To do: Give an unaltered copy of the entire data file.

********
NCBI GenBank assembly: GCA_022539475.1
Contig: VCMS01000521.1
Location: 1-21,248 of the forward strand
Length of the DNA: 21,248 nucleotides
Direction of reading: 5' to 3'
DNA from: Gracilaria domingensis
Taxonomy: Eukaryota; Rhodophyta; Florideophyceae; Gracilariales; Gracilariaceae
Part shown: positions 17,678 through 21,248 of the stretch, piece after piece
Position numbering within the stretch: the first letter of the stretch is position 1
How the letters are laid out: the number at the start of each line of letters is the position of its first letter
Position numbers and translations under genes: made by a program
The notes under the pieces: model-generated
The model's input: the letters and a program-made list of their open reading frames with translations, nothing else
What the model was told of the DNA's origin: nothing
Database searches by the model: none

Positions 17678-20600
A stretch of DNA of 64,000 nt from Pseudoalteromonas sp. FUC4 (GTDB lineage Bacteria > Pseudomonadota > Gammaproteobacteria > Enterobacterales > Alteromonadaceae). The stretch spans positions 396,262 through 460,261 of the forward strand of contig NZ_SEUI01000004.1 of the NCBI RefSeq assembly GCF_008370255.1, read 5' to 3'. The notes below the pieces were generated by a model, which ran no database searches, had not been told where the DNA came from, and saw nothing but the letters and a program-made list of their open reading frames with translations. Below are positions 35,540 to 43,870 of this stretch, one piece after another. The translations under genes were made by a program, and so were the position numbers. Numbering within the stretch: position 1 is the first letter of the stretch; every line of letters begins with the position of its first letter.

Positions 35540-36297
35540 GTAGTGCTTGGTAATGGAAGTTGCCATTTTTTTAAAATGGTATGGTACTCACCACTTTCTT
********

NCBI GenBank assembly: GCA_022539475.1
Contig: VCMS01000521.1
Location: 1-21,248 of the forward strand
Length of the DNA: 21,248 nucleotides
Direction of reading: 5' to 3'
DNA from: Gracilaria domingensis
Taxonomy: Eukaryota; Rhodophyta; Florideophyceae; Gracilariales; Gracilariaceae
Part shown: positions 17,678 through 21,248 of the stretch, piece after piece
Position numbering within the stretch: the first letter of the stretch is position 1
How the letters are laid out: the number at the start of each line of letters is the position of its first letter
Position numbers and translations under genes: made by a program
The notes under the pieces: model-generated
The model's input: the letters and a program-made list of their open reading frames with translations, nothing else
What the model was told of the DNA's origin: nothing
Database searches by the model: none

Positions 17678-20600
A stretch of DNA of 64,000 nt from Pseudoalteromonas sp. FUC4 (GTDB lineage Bacteria > Pseudomonadota > Gammaproteobacteria > Enterobacterales > Alteromonadaceae). The stretch spans positions 396,262 through 460,261 of the forward strand of contig NZ_SEUI01000004.1 of the NCBI RefSeq assembly GCF_008370255.1, read 5' to 3'. The notes below the pieces were generated by a model, which ran no database searches, had not been told where the DNA came from, and saw nothing but the letters and a program-made list of their open reading frames with translations. Below are positions 35,540 to 43,870 of this stretch, one piece after another. The translations under genes were made by a program, and so were the position numbers. Numbering within the stretch: position 1 is the first letter of the stretch; every line of letters begins with the position of its first letter.

Positions 35540-36297
35540 GTAGTGCTTGGTAATGGAAGTTGCCATTTTTTTAAAATGGTATGGTACTCACCACTTTCTT